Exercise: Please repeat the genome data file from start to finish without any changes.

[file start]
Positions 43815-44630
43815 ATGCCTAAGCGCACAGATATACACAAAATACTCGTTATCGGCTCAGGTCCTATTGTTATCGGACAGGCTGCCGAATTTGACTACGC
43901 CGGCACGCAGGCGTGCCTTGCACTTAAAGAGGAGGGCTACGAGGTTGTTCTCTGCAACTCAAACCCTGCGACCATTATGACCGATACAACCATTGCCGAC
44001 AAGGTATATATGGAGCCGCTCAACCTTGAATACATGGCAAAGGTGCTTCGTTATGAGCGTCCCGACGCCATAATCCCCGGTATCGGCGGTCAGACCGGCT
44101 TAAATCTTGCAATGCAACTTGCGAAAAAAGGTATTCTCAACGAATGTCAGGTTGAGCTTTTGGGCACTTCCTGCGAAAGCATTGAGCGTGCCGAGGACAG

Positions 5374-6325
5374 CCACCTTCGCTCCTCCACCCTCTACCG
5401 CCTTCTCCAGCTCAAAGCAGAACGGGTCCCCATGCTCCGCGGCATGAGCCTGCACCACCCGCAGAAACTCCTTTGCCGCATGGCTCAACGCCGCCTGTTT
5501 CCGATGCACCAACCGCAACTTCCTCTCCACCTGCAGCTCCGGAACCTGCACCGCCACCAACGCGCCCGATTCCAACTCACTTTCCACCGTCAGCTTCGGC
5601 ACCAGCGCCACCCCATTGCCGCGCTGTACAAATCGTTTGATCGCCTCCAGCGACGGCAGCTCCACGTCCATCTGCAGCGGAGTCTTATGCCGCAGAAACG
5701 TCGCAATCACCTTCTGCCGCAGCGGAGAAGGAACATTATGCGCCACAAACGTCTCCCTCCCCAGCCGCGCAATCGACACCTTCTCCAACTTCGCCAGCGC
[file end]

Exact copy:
Positions 43815-44630
43815 ATGCCTAAGCGCACAGATATACACAAAATACTCGTTATCGGCTCAGGTCCTATTGTTATCGGACAGGCTGCCGAATTTGACTACGC
43901 CGGCACGCAGGCGTGCCTTGCACTTAAAGAGGAGGGCTACGAGGTTGTTCTCTGCAACTCAAACCCTGCGACCATTATGACCGATACAACCATTGCCGAC
44001 AAGGTATATATGGAGCCGCTCAACCTTGAATACATGGCAAAGGTGCTTCGTTATGAGCGTCCCGACGCCATAATCCCCGGTATCGGCGGTCAGACCGGCT
44101 TAAATCTTGCAATGCAACTTGCGAAAAAAGGTATTCTCAACGAATGTCAGGTTGAGCTTTTGGGCACTTCCTGCGAAAGCATTGAGCGTGCCGAGGACAG

Positions 5374-6325
5374 CCACCTTCGCTCCTCCACCCTCTACCG
5401 CCTTCTCCAGCTCAAAGCAGAACGGGTCCCCATGCTCCGCGGCATGAGCCTGCACCACCCGCAGAAACTCCTTTGCCGCATGGCTCAACGCCGCCTGTTT
5501 CCGATGCACCAACCGCAACTTCCTCTCCACCTGCAGCTCCGGAACCTGCACCGCCACCAACGCGCCCGATTCCAACTCACTTTCCACCGTCAGCTTCGGC
5601 ACCAGCGCCACCCCATTGCCGCGCTGTACAAATCGTTTGATCGCCTCCAGCGACGGCAGCTCCACGTCCATCTGCAGCGGAGTCTTATGCCGCAGAAACG
5701 TCGCAATCACCTTCTGCCGCAGCGGAGAAGGAACATTATGCGCCACAAACGTCTCCCTCCCCAGCCGCGCAATCGACACCTTCTCCAACTTCGCCAGCGC